Responses to the question on annual leave allowance varied quite considerably, with many seeming to state that they provide less than the statutory requirement of 28 days a year, suggesting that they did not include bank holidays in this figure. Overall, however, respondents most commonly cited 28 days or 20 days, suggesting that most providers offer the statutory minimum level of leave (excluding or including bank holidays).
Few respondents (10.2 per cent) offer enhanced maternity pay, again a reflection of the cost pressures providers are facing, which means the benefits they are able to provide above and beyond the statutory minimums are limited. Only 6.1 per cent of respondents offer enhanced paternity pay, even less than the proportion (7.2 per cent) that offer enhanced pay for shared parental leave – a reflection of the historically low proportion of men in the sector.
Just under half (46.9 per cent) offer paid dependency leave (time off work to manage unexpected or sudden problems relating to a dependant) to employees. Although dependency leave is a statutory right, it does not have to be paid, and so it’s unsurprising that many of those respondents who offer a set amount of paid leave limit this to five days (i.e. a working week) at most. A notable proportion of respondents (20 per cent) said that the amount of paid dependency leave granted varies, although such an approach could leave them vulnerable to claims of discrimination if there is inconsistency.
Just over half of survey respondents (51.5 per cent) reported recruitment challenges over the past 12 months, with a lack of applications received most commonly cited as the reason. This could reflect the impact of the EYE GCSE requirement, which has resulted in a sharp drop in practitioners completing Level 3 courses, although the sizeable disparities in salaries and benefits among providers could also explain why some providers are finding it more challenging than others to recruit staff (given that 48.5 per cent said they have not experienced recruitment difficulties in the past year).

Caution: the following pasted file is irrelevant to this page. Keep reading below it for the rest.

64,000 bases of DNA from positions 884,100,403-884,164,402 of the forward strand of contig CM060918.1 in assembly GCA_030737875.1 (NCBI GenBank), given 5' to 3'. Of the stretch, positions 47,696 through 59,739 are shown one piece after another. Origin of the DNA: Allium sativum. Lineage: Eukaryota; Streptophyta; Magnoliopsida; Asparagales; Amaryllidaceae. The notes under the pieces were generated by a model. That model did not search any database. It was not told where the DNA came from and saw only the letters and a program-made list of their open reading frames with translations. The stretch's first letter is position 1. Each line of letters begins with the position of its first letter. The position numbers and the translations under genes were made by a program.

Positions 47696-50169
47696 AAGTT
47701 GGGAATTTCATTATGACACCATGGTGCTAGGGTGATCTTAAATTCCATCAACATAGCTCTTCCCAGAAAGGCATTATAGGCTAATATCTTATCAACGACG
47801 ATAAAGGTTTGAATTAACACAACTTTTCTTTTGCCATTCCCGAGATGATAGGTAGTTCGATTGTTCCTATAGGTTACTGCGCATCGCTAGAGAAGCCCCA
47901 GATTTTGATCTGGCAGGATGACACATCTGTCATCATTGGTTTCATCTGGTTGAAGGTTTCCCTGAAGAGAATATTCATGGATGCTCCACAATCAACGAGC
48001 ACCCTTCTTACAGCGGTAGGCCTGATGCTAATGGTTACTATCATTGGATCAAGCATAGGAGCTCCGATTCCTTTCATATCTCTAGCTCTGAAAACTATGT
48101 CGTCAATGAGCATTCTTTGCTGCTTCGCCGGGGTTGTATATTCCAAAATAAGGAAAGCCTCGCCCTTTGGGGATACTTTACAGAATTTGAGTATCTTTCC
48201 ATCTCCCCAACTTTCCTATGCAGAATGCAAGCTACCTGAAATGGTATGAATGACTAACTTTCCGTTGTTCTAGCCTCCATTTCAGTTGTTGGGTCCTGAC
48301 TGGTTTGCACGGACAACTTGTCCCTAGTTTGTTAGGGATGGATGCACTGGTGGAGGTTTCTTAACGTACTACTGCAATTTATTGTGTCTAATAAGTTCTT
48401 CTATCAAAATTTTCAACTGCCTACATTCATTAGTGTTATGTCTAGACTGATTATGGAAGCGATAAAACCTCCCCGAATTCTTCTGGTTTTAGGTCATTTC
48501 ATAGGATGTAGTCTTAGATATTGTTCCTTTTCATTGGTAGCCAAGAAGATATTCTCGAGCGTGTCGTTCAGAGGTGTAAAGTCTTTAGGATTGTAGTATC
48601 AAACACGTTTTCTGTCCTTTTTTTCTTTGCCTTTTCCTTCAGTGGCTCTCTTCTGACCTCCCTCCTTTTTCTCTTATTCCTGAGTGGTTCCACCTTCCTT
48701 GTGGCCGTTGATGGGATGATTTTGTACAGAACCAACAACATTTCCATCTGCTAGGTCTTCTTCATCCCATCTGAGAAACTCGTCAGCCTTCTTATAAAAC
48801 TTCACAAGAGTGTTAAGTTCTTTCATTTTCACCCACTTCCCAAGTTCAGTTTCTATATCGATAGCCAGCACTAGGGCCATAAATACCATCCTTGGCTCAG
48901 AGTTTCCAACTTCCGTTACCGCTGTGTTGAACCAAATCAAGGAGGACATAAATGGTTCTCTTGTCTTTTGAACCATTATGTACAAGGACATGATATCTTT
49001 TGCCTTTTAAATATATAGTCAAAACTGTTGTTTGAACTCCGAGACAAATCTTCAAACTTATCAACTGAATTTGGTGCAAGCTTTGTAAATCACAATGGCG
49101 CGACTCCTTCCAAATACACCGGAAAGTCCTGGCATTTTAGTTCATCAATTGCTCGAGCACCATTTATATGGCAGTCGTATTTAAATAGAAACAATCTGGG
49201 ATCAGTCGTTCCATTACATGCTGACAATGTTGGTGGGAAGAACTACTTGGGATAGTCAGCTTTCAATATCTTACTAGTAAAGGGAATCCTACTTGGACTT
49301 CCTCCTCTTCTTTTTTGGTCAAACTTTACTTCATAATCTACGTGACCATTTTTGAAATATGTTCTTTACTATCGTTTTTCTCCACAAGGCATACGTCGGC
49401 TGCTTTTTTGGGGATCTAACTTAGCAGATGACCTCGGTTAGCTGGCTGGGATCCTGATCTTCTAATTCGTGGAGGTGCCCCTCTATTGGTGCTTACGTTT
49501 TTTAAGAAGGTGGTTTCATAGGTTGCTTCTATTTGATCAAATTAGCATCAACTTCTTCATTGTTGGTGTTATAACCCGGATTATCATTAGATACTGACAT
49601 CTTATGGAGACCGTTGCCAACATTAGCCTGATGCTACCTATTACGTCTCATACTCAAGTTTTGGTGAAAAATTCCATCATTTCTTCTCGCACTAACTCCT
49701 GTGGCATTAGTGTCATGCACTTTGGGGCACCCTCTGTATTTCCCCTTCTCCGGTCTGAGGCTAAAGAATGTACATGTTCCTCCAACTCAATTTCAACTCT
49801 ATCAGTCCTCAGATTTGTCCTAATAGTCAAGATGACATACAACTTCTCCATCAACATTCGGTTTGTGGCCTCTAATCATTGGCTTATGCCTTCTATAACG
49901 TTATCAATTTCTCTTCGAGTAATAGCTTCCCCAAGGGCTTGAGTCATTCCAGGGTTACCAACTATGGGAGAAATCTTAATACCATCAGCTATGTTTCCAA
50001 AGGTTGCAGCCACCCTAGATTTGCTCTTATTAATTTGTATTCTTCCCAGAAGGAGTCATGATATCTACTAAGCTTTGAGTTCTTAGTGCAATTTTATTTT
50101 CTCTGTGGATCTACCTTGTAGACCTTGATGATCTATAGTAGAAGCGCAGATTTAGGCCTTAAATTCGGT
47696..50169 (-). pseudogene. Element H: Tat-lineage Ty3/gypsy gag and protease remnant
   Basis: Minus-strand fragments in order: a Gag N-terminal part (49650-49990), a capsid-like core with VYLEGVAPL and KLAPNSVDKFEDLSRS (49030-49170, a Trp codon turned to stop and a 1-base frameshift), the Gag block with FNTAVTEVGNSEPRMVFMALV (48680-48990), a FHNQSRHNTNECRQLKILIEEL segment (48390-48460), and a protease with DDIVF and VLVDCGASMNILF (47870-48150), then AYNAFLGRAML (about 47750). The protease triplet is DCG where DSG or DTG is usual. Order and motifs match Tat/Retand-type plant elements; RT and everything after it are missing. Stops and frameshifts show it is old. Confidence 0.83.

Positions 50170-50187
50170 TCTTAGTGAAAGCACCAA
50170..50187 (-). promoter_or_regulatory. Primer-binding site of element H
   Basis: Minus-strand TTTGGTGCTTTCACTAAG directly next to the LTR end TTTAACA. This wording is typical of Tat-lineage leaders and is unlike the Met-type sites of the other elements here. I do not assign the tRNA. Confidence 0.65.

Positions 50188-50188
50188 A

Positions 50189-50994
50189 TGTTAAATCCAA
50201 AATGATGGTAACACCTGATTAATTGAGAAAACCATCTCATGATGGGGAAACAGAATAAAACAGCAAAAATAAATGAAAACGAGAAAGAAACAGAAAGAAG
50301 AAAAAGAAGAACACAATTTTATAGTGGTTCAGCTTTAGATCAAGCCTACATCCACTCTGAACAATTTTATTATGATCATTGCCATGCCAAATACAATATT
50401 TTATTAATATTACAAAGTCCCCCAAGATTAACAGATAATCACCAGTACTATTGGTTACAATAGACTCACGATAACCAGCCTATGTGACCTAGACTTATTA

Given the generally low levels of pay in the sector, it is not surprising that change of career was the most commonly cited reason for staff resignations (42.4 per cent) followed closely by better pay (41.7 per cent). The fact that career progression (32.8 per cent) is the third most cited reason for resignations could reflect the fact that staff turnover for more senior early years roles is generally low (as is our experience at the Alliance), meaning that it can be hard for junior staff to progress within a provision, an issue further exacerbated by GCSE requirements hampering progression to Level 3.
Survey respondents generally employ practitioners who are female (83.6 per cent employ no men at all), aged between 31 and 50. Part-time workers are prevalent in the sector, with over a third of respondents (35.2 per cent) employing more than six part-time employees, while a further 43.8 per cent employ between two and five.
The majority of respondents employ at least one graduate, with only a quarter of those surveyed not doing so, an increase on the figures cited in the DfE’s 2013 Childcare and early years providers survey, which reported that 59 per cent of full day care settings and 48 per cent of sessional settings employed one or more graduate practitioner.
- Download the pdf Early Years Pay and Conditions Survey 2016